Diego GIACOMETTI ( 1902 - 1985 )
PORTE MANTEAU ARBRE
Frontal variation with four branches, one of the first manufactured.
Bronze with green red brown patina. Welded and assembled by the artist.
H : 167,8 cm, L : 70 cm, D : 41,5 cm
Artist example without signature, as usual before 1970, few examples identified[circa 6], this one from the collection of Jeanine Dubois, interior designer, dead in 2012 in the Basque Country.
Circa : 1965-1968
He became his confidant, the one who is always there, the patient model and, from 1929, his zealous and talented assistant, helping him for armatures, moulding, stone and marble... In short, the younger brother, who seems to have always felt a little lost in life, quickly becomes «the link» and the guardian of the daily life of Alberto.
With the Diego help’s, Alberto produced in the 1930s for Jean Michel Franck the decorative objects that we know, lamps, floor lamps, bas-reliefs and doors, etc. This is from the end of this decade, in 1938 it is said, that Diego begins to create his own decorative objects. These are produced in very small numbers, first because of the proximity and turbulence of the War, then after because He devoted himself totally to the production of his brother, whose fame became worldwide in 1947.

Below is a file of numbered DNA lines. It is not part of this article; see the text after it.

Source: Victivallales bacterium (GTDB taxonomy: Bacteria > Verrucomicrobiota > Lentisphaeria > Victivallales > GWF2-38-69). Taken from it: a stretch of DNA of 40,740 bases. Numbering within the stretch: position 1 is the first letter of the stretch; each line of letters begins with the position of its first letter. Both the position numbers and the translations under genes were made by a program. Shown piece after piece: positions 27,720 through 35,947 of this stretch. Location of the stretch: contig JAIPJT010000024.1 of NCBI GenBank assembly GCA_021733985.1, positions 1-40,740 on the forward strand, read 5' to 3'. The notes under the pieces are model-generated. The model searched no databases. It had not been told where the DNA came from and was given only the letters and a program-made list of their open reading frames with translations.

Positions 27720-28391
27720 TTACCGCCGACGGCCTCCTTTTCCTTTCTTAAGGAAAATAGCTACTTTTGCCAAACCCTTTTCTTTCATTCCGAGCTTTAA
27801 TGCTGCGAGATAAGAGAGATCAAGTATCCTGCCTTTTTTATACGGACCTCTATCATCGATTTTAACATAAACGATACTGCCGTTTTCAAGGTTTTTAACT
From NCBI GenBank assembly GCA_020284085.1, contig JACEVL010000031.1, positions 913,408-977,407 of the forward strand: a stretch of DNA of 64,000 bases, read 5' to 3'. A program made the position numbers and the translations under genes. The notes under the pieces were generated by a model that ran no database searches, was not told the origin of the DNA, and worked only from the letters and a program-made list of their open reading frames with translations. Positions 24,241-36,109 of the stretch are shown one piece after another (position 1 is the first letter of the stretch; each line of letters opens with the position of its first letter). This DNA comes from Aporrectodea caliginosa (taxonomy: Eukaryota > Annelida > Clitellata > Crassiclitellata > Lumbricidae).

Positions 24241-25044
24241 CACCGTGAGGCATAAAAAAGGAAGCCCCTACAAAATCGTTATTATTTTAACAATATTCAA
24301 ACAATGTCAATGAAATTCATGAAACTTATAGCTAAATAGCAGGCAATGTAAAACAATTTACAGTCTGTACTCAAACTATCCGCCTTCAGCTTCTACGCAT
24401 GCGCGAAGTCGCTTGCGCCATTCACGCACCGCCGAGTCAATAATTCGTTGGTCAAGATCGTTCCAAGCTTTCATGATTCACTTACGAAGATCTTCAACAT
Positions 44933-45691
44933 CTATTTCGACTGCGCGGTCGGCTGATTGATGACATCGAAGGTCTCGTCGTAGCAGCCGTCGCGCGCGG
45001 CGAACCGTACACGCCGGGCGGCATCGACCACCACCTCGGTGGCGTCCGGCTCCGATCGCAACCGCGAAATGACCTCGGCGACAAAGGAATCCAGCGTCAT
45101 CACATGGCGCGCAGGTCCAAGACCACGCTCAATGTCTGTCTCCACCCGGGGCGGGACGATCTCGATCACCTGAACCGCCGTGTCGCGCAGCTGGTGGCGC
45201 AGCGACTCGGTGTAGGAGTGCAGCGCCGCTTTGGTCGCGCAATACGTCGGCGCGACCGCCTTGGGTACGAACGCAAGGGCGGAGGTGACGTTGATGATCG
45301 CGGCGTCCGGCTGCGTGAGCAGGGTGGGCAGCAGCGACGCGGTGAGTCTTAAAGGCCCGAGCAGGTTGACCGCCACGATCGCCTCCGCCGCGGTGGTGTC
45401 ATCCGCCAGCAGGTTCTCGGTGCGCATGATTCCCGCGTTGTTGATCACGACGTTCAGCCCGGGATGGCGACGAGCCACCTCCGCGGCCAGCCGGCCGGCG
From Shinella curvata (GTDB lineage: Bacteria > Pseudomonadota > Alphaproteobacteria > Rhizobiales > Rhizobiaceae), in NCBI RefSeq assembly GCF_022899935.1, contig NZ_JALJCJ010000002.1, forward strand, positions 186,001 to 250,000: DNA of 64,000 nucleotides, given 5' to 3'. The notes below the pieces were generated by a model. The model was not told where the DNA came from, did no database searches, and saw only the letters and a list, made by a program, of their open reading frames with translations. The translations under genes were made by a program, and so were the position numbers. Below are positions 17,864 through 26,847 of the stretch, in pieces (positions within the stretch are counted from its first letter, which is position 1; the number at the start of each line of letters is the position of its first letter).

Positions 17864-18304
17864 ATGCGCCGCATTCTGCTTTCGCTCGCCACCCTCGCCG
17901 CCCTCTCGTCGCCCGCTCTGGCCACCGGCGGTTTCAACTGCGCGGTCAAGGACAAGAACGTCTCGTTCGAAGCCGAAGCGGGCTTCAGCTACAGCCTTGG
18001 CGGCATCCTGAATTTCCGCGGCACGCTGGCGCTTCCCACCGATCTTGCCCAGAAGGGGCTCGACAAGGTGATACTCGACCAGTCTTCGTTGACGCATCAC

In June 1961, Diego moved into a house purchased by his brother at 16 rue du Moulin-Vert; he expanded his collection of decorative objects – of which ours belongs to – furniture, armchairs and lamps to be proposed at the Galerie Pierre Matisse in New York. But it would be necessary to wait for Alberto’s death in 1966, to see his production accelerate, production which he will always be reluctant to sign, in respect for Alberto, despite the insistence of his gallerist. He will only sign at the end of his life and still only with the “DG” monogram or his first name.
By the quality of the chiselling and the red brown patina with oxidation greens, by the strong architecture of a design without anecdotal concessions, our Porte manteau, realized by his usual technique of assembly , of which there are only six examples identified today, is part of the first production, the production of Excellence: the «artist editions», entirely made, chiselled and patinated by him.
From the beginning of the 1970s, Age and Success coming, Diego will work with assistants. They will be three, the last one being Phillipe Anthonioz, his assistant for the last project, and not the least, at the Picasso museum.
 In this process of creation, Diego proceeds by assembling elementary forms welded together, previously sand cast. He follows the techniques of his predecessors from the 19th century, Barye and Fratin in particular, techniques that easily let possibility to create variants.
. This led some authors to say: “Inherent to the bronze, patina gives it its shade, its vibration and its depth. Like the light that clings to it, it animates the surface of the object; Diego loves them golden, brown or black; later jade-green. This one is characteristic of the last years of his life that we find less attractive. Gradually losing sight and sensitivity to colours, he cannot get the quality of yesteryear; the material, once thick and rich, becomes more uncertain, the bronze less tactile” (C. Boutonnet & R. Ortiz, Giacometti DIEGO, Éditions de l'Amateur, Galerie Arc en Seine, 2003, page 136)
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